There was a knock on the door right as I was shouting at Natalie to put on her pants and stop acting like a dog.
It’s something she likes to do. Crawl around on her hands and knees in her underwear and act like a dog. Some people might think this is cute. And it is, until she continuously crawls in front of you. Then you’re tripping over her tiny frame, twisting left and right, and it just gets old. I tell her to play dog someplace else, I tell her she can play dog in her underwear as long as she likes if she does it in her room. But no, she has to be with me.
So yes, I was telling Natalie to put on her pants and stop acting like a dog because I had enough—and it wasn’t in a soft voice either. At that point I had been tripped four times, the first time having made me lose my grasp on my water I was holding so it flung all across the living room. And yes, you might be thinking, oh, it’s water, no big deal. But a gigantic water streak went across the TV and that is a VERY BIG DEAL. (The TV was okay, thank goodness.)
What the guy probably heard was this as he knocked: “NATALIE! That’s enough! PUT ON YOUR PANTS AND STOP ACTING LIKE A DOG!”
I’m surprised he didn’t run off.
I might have run off.
I paused, unsure if I heard the door. It could have been Tommy. He likes to slam across his bed over and over again so it makes a thumping noise. He does this because he craves the crashing feeling against him. It doesn’t bother me. I know it helps him.
“Was that the door?” I asked Natalie, who was still on all fours.
“Woof,” she responded, still pantsless, because even when I shout, she could care less, to which people might go, “Then stop shouting. Clearly it doesn’t work.” But I only have so much patience. I’ve always said that I parent like Roseanne and Frankie Heck in The Middle. Some people are shouters.
I opened the door and all I saw was a bouquet of flowers floating. I thought, okay, wow, I need caffeine. Floating flowers! Then I realized a guy was behind the spray of pink, holding them up by their gigantic vase.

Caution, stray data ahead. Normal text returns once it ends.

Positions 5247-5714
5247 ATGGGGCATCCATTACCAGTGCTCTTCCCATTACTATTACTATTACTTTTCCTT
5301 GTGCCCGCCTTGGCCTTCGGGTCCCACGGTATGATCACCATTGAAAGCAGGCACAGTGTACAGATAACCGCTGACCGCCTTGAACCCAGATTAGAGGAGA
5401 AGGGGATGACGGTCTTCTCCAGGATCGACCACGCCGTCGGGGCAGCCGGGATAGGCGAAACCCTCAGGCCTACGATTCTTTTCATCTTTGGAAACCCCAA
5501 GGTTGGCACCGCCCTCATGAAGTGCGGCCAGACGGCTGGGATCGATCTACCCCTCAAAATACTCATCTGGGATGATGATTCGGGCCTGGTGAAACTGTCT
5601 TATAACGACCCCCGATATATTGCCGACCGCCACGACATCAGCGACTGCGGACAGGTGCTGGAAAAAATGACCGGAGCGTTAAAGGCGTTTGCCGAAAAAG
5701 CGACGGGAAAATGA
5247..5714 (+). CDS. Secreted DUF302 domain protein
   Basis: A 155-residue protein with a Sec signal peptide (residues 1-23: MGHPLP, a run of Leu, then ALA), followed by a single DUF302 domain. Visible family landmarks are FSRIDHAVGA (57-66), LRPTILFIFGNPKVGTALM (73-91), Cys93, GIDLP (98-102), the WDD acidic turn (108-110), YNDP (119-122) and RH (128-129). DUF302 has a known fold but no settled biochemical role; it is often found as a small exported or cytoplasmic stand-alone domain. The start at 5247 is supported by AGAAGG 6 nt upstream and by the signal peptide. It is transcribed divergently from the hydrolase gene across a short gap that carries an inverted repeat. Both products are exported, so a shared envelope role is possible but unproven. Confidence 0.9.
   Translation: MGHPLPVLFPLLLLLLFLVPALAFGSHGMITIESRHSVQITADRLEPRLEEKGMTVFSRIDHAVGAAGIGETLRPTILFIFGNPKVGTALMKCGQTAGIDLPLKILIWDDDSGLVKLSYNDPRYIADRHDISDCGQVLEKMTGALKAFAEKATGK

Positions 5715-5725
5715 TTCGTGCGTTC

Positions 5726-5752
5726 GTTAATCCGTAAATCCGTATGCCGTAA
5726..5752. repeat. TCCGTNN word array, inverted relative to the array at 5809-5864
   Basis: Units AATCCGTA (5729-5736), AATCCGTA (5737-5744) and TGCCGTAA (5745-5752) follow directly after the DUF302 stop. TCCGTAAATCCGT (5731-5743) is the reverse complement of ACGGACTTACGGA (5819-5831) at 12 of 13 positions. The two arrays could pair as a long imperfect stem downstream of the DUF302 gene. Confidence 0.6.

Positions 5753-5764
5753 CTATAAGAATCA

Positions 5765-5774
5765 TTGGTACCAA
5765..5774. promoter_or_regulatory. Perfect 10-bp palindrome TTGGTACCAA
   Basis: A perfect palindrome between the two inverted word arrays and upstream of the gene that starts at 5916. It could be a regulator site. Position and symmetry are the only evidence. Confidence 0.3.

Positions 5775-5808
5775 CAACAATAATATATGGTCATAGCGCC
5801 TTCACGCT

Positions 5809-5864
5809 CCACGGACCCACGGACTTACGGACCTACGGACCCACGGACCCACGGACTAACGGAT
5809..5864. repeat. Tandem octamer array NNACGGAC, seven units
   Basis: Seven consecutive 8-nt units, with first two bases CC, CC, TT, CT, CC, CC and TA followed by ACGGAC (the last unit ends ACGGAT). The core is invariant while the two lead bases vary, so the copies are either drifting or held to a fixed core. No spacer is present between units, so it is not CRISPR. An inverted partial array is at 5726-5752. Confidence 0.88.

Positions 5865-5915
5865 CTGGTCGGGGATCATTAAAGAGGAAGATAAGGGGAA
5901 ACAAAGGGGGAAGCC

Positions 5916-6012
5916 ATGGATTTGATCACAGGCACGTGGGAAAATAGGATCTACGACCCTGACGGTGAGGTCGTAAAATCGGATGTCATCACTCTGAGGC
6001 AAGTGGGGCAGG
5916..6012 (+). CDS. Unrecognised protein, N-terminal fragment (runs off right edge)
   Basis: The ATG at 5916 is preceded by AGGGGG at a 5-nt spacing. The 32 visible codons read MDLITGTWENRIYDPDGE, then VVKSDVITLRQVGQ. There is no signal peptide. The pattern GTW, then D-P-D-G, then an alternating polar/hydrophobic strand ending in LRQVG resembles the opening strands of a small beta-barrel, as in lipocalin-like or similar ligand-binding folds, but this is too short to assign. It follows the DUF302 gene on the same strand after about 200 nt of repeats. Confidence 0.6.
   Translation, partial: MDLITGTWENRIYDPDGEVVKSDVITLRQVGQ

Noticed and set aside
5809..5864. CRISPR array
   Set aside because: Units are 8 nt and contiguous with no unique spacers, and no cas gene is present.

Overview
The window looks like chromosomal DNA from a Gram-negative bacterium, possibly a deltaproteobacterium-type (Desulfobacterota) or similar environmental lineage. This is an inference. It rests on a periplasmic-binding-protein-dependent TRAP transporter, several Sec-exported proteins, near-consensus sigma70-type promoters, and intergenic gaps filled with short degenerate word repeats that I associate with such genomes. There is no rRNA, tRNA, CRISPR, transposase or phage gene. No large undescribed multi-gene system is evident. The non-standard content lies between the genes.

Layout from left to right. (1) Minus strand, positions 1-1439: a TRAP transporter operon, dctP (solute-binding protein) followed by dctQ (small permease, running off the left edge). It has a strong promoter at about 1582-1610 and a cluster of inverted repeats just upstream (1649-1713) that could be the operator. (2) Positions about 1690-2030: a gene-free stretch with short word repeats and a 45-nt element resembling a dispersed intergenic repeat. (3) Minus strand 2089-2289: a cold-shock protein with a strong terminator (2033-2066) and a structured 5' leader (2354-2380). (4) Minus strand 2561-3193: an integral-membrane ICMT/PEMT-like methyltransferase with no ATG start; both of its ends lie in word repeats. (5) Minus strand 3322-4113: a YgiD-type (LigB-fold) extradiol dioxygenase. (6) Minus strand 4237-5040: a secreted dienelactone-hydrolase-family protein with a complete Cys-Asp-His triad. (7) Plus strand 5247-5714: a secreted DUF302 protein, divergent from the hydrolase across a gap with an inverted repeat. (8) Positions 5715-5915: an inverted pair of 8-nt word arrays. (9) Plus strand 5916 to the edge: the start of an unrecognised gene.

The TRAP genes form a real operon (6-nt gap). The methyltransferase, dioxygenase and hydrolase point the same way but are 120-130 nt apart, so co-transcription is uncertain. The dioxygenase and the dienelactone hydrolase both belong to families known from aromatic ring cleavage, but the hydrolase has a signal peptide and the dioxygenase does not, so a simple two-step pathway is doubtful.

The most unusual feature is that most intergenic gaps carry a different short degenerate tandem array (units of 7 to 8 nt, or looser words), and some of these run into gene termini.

“Could you sign this?” the guy asked, handing me a clipboard. His eyes darted around so I’m pretty sure he heard me yell. He also most likely spotted Natalie crawling past the door in her drawers. That didn’t help matters either.
He handed over the gigantic flowers and I almost dropped them. They were heavy! And gorgeous.
“Have a nice day,” the guy said and rushed back to his car. I’m sure we were his weirdest delivery of the day.
“Who gave these to us?” Natalie asked, because everything I get immediately becomes OURS.
“Daddy, I bet. Unless John Krasinski finally noticed me. Not that I could act on it, but still, the gesture would be exciting,” I replied, carrying them into the kitchen. I opened the tiny envelope and pulled out the card. I smiled. Yup, from Tom. For Mother’s Day.
The flowers were a surprise. I mean, he had said he mailed a package. And I got the package the day before. He sent everyone camels.
(I named mine Sampson.)
I assumed that was it. No, wait, he did say there would be a card in the mail. And I got that on Saturday, but I didn’t allow myself to open it until Mother’s Day.
But the flowers? Were a surprise. He can still surprise even though he’s deployed and like a million miles away.
The card made me tear up. And yes, he actually wrote in it. (My longtime readers will understand this. Tom has argued that he doesn’t need to write anything because the card already says what he feels. I insist that you must write in a card to make it personal.)
So even though Tom wasn’t here for Mother’s Day, and even though the kids drove me a little crazy, I still had an enjoyable weekend.
And yes, the flowers are still alive!